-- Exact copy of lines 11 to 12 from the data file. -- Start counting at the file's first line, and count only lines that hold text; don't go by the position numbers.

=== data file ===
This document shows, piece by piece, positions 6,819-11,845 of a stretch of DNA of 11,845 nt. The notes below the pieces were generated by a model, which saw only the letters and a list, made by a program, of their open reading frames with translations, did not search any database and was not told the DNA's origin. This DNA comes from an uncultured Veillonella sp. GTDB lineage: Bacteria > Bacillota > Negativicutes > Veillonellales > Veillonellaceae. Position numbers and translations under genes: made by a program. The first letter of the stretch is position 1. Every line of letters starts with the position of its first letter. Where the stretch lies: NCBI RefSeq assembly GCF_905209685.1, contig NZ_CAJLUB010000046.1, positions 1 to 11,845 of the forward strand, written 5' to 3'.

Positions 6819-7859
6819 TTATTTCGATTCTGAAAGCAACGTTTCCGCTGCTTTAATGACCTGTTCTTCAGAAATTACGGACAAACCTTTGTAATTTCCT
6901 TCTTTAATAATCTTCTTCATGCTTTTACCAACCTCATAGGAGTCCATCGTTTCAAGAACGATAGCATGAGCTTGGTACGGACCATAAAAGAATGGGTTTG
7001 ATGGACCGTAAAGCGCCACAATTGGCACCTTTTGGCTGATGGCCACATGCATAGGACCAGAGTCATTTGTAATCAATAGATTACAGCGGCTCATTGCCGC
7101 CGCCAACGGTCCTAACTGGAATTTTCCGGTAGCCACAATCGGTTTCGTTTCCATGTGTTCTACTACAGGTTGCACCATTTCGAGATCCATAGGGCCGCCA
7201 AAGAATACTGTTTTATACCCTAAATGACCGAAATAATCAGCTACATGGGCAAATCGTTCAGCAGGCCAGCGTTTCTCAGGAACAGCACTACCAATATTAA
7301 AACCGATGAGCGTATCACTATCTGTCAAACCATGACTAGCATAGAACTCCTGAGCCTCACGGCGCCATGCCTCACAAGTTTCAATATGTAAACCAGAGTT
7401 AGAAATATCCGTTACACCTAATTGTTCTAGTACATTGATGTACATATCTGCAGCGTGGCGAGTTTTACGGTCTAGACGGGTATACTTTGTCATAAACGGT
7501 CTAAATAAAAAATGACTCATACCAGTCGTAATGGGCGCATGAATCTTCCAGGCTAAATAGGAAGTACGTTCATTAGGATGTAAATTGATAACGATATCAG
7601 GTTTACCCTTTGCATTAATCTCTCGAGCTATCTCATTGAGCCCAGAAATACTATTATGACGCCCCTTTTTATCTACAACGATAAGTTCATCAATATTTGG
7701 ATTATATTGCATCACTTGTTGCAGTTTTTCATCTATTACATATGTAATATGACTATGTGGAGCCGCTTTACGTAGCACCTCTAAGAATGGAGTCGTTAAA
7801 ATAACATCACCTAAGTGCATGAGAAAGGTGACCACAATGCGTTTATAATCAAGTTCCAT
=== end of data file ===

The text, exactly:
7601 GTTTACCCTTTGCATTAATCTCTCGAGCTATCTCATTGAGCCCAGAAATACTATTATGACGCCCCTTTTTATCTACAACGATAAGTTCATCAATATTTGG
7701 ATTATATTGCATCACTTGTTGCAGTTTTTCATCTATTACATATGTAATATGACTATGTGGAGCCGCTTTACGTAGCACCTCTAAGAATGGAGTCGTTAAA